Ethio Telecom has appointed its first woman as CEO of the company. Frehiwot Tamiru will be taking over from Andualem Admassie, who has now been assigned as Director of the Higher Education Relevance and Quality Agency. Tamiru is a former employee and current board member of the company. She is reported to have said that she will announce her strategy and priorities for Ethio Telecom next week when she assumes the position. She has however been part of the company in several different positions.
She is reported to be a former employee of Ethiopian Telecommunication Corporation as deputy CEO for Internal Support Service. She however left the position to venture into entrepreneurship; opening her own company called Doxa IT Technology Plc. According to the company’s official website, it “is a company of excellence and solution oriented, established to provide IT services and solutions.”
Reports have it that the new CEO has a master’s degree in business administration at Open University, which is based in the United Kingdom. Before that she received her first degree in Information Systems at Addis Ababa University.
Ethio Telecom maintains monopoly over the telecommunications industry in Ethiopia and is state-owned. The company which is considered the largest mobile operator in African has over 20,000 employees. Reports by This is Africa, pointed out the fact that Ethiopia happens to be amongst the few African countries that still have a state-owned monopoly in its telecommunications industry.
According to Bloomberg, the International Monetary Fund (IMF) considers Ethiopia as having the potential to beat countries such as Senegal, Ghana, Ivory Coast and Tanzania in Economic growth.
The countryy has been in recent headlines for its steps towards encouraging peace. Ebony reports that, “The country appears to be headed toward change. Ethiopia has been in the news recently with talks of privatization of certain parts of its economy to generate investment and encouraging signs of peace with Eritrea; the two countries have had tense relations since a war erupted between the two countries in the 1990s.”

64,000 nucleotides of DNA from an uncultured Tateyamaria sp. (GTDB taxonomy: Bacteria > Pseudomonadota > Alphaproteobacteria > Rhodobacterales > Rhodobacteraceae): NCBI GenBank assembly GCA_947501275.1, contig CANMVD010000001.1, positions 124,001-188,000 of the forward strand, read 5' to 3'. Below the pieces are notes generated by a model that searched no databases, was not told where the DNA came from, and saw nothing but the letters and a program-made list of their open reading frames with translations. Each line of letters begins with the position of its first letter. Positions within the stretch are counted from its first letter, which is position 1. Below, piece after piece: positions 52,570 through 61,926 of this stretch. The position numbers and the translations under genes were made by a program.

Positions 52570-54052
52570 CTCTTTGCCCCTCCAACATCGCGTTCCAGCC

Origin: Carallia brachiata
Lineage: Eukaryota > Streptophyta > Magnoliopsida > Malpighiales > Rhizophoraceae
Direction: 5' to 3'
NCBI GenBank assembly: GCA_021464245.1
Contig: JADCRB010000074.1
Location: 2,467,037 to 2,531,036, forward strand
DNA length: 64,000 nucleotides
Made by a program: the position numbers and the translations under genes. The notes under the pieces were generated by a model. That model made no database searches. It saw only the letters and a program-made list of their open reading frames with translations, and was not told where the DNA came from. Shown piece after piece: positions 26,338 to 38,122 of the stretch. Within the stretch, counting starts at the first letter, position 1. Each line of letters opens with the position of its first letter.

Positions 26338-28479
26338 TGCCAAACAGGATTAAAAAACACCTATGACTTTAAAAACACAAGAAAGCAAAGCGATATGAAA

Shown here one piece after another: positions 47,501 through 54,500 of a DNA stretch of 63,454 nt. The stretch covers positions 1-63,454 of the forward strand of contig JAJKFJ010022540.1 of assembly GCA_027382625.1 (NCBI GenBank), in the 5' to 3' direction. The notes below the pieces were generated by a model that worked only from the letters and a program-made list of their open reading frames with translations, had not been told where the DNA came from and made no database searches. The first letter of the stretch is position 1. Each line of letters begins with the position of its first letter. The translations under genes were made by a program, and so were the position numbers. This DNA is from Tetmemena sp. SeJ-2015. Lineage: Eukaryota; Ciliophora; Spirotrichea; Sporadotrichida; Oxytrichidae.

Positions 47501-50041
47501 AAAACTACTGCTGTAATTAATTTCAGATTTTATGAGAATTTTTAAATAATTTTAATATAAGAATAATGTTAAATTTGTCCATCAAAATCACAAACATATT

Some time back, Africa reported about Ethio Telecom saying, “In 2006, the company operated in only a handful of cities, and the countryside was entirely unconnected, giving ETC a subscriber base of less than two million in a country of more than 80 million. At that time, a SIM card cost around $10, making it “the most expensive in Africa”, according to Danson Njue of Ovum, an industry research firm. Since then, the company has pumped $3.1bn into infrastructure upgrades and expansion projects. This investment seems to have paid off: Ethio Telecom’s expected turnover of more than $1.3bn this year represents a more than tenfold increase from the $120m recorded a decade ago. For the 2016/2017 financial year, the company posted a $783m profit. Today, Ethio Telecom has 57 million wireless customers, in part because prices are now comparable to more-developed markets in the region. In the year to September 2017, the company added 7.5 million new subscribers, more than any other African telecoms operator over the same period.”